Can’t Afford College? Get a Corporate Sponsor!

    Posted in College, Lifestyle

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College is expensive. Really, really expensive. Even with scholarships and financial aid, most of us are left wondering how we are going to pull this off.

Of course, there are several ways to approach the issue:

1. We could go to Mom and Dad (assuming they could help in the first place, or that you want them to – this is a slippery slope to giving them more influence over our futures than some of us our comfortable with)

2. We could take out a loan (but that means lots of scary paper work, co-signers, and debt)

3. We could sell our virginity

3. We try out the newest trend: human capital contracts.

In my opinion the name sounds a lot scarier than it really is. It might just be me, but the words “human” and “contract” ooze creepiness and give me visions of living as a sex slave for the rest of my life. Fortunately for me, thats not the case here.

Human capital contracts are the newest resource in paying for higher education. Basically, investors (companies) would agree to pay for your education in return for a percentage of your future income over a fixed period of time which is scaled to your wages. Unlike loans, you are essentially using your education as collateral, betting on yourself and your abilities. Meaning the more you earn, the more the investor will take. The flip side being, the less you make, the less they are entitled to.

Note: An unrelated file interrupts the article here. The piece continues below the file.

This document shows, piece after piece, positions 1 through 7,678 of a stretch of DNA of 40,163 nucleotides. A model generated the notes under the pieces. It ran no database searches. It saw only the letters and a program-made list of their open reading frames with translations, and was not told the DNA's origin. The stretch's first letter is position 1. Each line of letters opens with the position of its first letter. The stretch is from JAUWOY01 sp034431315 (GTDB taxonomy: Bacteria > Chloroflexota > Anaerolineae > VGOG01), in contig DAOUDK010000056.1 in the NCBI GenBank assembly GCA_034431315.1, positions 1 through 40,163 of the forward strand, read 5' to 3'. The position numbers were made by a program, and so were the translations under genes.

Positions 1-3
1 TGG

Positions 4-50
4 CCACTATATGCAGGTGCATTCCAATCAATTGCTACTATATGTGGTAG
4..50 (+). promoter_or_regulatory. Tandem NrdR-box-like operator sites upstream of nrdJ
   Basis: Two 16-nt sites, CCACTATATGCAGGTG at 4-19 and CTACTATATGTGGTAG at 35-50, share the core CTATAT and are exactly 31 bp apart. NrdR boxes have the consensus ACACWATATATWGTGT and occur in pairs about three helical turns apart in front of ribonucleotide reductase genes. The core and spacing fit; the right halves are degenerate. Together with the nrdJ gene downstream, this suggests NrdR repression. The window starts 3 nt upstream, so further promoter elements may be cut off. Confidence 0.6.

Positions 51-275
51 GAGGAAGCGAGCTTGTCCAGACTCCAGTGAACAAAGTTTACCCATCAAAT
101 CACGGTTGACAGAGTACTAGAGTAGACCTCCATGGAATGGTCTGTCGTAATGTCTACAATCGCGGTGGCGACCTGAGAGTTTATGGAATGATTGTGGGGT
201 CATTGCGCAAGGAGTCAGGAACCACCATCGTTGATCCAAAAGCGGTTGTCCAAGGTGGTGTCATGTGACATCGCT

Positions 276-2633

Of course, anything dealing with finance and debt and signatures makes me hyperventilate, so naturally I had some questions. The most important ones being, “What do I stand to gain?” “Why are investors interested in my education?” And, of course, “Will I end up chained to a radiator in the basement if I don’t get a job?”

Here’s what I found:

Human capital contracts are set up as a potential win-win for investors and students. The risk is transferred from students to investors but still draws investors in because they could potentially gain more than they would on a traditional loan (which earn investors money through interest charges). This idea could potentially open the market up, as it is no secret that in today’s economy loans are limited due to rising costs and government funding is rapidly being withdrawn. But with this new alternative more kids could finish college and become productive members of society.

Unsurprisingly, with any good idea there are some drawbacks. These drawbacks mostly surround investors, but students should be aware of what they are getting into as well.  The biggest issue right now seems to be getting students who are potentially interested in higher paying jobs (doctors, lawyers, future millionaires etc.), to balance out lower income jobs (starving artists, writers, non-profits, and, um, me) because these are the students who will earn investors money. Admittedly, I was wrong with my whole sex slave theory, but critics are saying that this agreement resembles a form of indentured servitude because you are in some ways owning a piece of someone else… but the same could be said about traditional loan arrangements, right?

What do you think? Would you be interested in human capital contracts to pay for school?

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